Today I have a post from Clare Chase (I reviewed her book earlier this month ;)
Settings for suspense
One of my favourite parts of planning a new novel is deciding what settings to use. Under this umbrella, I have fun considering where the story should take place geographically, in which season, and in what social context. The social context involves working out where my heroine will live and work.
With my debut novel, You Think You Know Me, one setting governed another, and each related to my chosen genre – mystery fiction, with suspense and romantic intrigue.
I decided I wanted to set my story in the arts world. It’s perfect for a mystery: you get paintings that exchange hands for millions, bitter rivalries between artists, and private buyers who are desperate to possess something unique. And it’s big business in the criminal world: proceeds from arts and antiques crime are second only to those from drugs in the UK.
So the main connections my heroine has are in the arts world. But I also wanted her to have friends outside work, who could lend some perspective, so I set her up in a shared town house.
This followed on from the social setting. I had to have most of my story taking place in a city where it would be natural to find fashionable art galleries, frequented by wealthy people. London was the obvious choice for me. I went to university there, and I still like to visit as often as possible. I love the buzz created by the hubbub and crowds; there’s always something going on, day and night.
But at the same time, London has its eerie side. There are so many people that it’s relatively easy to blend in with the crowds; handy for anyone who’s up to no good. And it’s hard to tell if you’re being followed when there are thirty people behind you, rather than just one, on a lonely country road.
Later on in the story, though, I wanted to isolate my heroine, away from her home territory. Anna travels up to the Lake District in her search for the truth. This location was perfect for the point in my story where danger closes in. Mobile phone coverage is very patchy, and that proved handy for my plot, though not in the way you might imagine… It’s also a part of the country that can put you at a disadvantage if you don’t know your way around. An enemy who’s familiar with the territory has a good chance of catching you up, however fast you negotiate the hairpin bends…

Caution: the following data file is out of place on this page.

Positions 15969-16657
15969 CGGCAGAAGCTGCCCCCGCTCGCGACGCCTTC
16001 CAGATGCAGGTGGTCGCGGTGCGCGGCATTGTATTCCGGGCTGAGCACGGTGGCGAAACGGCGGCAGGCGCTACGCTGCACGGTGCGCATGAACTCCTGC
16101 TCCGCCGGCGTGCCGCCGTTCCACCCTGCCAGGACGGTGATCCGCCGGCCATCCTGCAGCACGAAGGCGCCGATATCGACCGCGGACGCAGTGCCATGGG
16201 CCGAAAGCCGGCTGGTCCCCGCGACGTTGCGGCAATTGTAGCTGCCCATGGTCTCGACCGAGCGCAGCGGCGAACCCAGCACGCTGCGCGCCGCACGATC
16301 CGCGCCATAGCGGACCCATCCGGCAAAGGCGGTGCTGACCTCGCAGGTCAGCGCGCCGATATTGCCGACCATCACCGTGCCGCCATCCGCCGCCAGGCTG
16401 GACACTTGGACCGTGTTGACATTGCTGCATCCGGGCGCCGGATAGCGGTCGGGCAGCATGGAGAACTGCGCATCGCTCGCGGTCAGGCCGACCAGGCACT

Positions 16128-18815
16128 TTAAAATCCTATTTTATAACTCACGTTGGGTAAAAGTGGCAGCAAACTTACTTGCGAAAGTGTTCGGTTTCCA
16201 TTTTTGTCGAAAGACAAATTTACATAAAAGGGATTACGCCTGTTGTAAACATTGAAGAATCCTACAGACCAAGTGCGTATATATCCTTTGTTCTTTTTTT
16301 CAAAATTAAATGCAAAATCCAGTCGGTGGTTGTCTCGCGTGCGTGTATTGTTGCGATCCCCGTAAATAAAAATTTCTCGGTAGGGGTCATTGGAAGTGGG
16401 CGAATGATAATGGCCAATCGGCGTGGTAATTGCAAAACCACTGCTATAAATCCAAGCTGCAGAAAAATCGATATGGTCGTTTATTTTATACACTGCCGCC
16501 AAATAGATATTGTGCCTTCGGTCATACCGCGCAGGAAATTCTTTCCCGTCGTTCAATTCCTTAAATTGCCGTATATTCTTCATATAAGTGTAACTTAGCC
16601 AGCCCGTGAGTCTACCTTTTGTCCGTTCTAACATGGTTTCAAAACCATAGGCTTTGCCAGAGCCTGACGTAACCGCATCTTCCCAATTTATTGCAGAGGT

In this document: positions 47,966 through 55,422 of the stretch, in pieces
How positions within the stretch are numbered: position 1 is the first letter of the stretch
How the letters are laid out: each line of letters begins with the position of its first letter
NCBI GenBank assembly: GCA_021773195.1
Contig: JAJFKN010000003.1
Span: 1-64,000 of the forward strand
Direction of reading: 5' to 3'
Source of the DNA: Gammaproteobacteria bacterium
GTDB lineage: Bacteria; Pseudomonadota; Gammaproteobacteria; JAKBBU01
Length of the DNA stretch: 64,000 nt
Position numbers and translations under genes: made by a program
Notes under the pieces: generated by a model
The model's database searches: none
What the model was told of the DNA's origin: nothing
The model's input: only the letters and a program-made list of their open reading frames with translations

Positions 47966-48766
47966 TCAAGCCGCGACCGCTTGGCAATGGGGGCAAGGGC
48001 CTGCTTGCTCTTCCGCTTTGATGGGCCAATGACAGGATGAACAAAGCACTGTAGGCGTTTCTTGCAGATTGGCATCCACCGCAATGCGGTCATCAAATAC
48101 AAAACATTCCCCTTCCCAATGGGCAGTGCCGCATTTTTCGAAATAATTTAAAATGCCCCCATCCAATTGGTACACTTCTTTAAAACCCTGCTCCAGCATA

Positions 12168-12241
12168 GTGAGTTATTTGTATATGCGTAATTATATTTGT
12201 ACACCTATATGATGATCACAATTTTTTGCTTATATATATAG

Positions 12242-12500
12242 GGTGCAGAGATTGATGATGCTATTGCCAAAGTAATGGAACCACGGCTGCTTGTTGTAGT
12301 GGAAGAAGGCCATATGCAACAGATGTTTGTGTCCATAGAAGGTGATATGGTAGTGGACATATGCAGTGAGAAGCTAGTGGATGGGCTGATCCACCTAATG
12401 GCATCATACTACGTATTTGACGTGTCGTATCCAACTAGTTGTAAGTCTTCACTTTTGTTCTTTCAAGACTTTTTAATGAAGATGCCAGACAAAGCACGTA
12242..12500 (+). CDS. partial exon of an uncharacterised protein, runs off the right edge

And then there’s the area’s lonely beauty. It’s a part of the country I love, but in the right sort of conditions, it can feel threatening. The weather can close in very quickly, and even though the vast slabs of rock disappear into the clouds, you still feel their presence. Meanwhile the lakes themselves, blue and benign on a calm summer’s day, take on a whole different feel when they turn steel grey in stormy weather.
You Think You Know Me starts on Halloween, and by the time my heroine travels north, it’s close to Christmas. Again, choosing autumn going into winter worked well for the story I wanted to tell. It meant the parties in London could be glittery affairs after dark, and it’s always creepier if you run into trouble after the sun’s gone down… It also heightened the tension once my heroine travels to the Lake District. The summer holiday season is long past, the Christmas one not yet begun, so the area’s relatively empty, with inclement weather, and dark, deserted roads.
And when my heroine comes out the other side, it’s nice to find Christmas is in sight; it’s a romantic time of year and she’s more than ready for a season of celebration. Those life and death adventures are exhausting…
Thanks so much for having me on your blog!
Thank you Clare!
1 e-copy of You think you know me
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